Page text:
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Quick Guide to Tanzania

Learn about the history, economy, and culture of Tanzania

Tanzania’s Location

Tanzania in Africa is bordered by the warm waters of the Indian Ocean on the east, Lake Victoria in the north, Lake Tanganyika in the west, and Lake Nyasa in the south. It comprises mainland Tanzania and the islands of the Zanzibar archipelago.

Tanzania’s History

Prior to independence, mainland Tanzania was known as the Trust Territory of Tanganyika. Along with the Zanzibar archipelago, they were British colonies. Tanganyika gained independence in 1961 and Zanzibar in 1963. They merged in 1964 and formed the United Republic of Tanzania. “Tanzania” is a combination of the first few letters of Tanganyika and Zanzibar.

Tanzania’s Economy

With a GDP of US$ 61 billion and a 7% growth rate in 2019, Tanzania’s economy is largely agricultural which accounts for 67% of its workforce and 23% of GDP. Services account for 27% of its workforce and 48% of GDP while manufacturing accounts for 6% of its workforce and 29% of GDP. The population below the poverty line is 26%. Tanzania is known for exporting gold and is known for the mining of the Tanzanite gemstone, endemic to Tanzania.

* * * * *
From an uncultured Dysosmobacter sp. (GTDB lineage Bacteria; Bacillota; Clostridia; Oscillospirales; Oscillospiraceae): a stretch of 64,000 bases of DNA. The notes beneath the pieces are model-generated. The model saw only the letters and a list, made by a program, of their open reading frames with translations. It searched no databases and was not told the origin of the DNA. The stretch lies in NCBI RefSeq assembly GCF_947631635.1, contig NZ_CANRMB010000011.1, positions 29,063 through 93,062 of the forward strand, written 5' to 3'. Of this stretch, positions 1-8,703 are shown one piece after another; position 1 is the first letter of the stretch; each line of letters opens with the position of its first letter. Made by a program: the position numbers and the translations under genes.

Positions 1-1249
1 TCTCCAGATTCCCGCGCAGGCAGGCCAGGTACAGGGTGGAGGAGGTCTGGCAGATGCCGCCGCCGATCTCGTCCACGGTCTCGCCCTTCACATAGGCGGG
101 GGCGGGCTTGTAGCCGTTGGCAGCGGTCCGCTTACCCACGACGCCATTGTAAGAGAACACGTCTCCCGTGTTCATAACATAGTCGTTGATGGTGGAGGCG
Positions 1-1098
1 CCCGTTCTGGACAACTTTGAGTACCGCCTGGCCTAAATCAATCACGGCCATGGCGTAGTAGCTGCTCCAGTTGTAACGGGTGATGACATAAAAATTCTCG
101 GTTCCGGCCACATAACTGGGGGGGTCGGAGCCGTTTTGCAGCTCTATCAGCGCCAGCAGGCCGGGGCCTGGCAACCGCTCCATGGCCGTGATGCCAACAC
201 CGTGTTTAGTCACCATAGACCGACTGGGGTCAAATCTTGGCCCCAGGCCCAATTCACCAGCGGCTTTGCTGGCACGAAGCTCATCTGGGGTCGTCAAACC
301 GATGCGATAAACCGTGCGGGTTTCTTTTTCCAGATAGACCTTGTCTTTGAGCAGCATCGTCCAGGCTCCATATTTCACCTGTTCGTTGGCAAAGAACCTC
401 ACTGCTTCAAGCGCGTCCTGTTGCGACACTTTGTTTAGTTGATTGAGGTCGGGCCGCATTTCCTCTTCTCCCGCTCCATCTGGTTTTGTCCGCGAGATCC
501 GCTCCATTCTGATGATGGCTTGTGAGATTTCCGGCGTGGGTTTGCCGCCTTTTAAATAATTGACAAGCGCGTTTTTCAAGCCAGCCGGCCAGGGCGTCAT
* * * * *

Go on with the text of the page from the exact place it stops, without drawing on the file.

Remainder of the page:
Tanzania has a population of 62 million people of which 63% are less than 25 years old. Kiswahili or Swahili is the official language while English is the primary language of commerce, administration, and higher education. The literacy rate is 78%. Tanzania’s official capital city is Dodoma while its commercial hub is Dar es Salaam.

Tanzania’s Flag

Tanzania’s flag represents the beauty of the country, its resources, and its people. Green represents its natural vegetation; gold its mineral deposits; black the native Swahili people; and blue Tanzania’s lakes, rivers, and the Indian Ocean.

Tanzania’s National Anthem

The beautiful lyrics of Tanzania’s national anthem start with a call to bless Africa followed by a call to bless Tanzania and to grant its people freedom and unity.

Tanzania’s Language

The people of Tanzania speak Swahili or Kiswahili. “Jambo” is hello. “Kwaheri” is goodbye. “Asante” is thank you. “Upendo” is love. “Inakera” is irritating. “Nzuir” is beautiful. “Furaha” is happy. “Mimi” is I or me. “Wewe” is you. “Nchi” is country.

See if you can string together a few sentences: I love you, your country is beautiful, or you are irritating me. With Google Translate, see if you are right.

Top Things to See and Do in Tanzania

Tanzania can be divided into three areas: North-central Tanzania is home to famous wildlife parks and Mount Kilimanjaro. Western Tanzania is home to Jane Goodall’s beloved chimpanzees along Lake Tanganyika. South-eastern Tanzania is home to the commercial city of Dar es Salaam, the white-sand beaches of exotic Zanzibar Island, and Tanzania’s southern wildlife parks. Most travelers visit north-central Tanzania and Zanzibar Island for a seven to 10-day trip.

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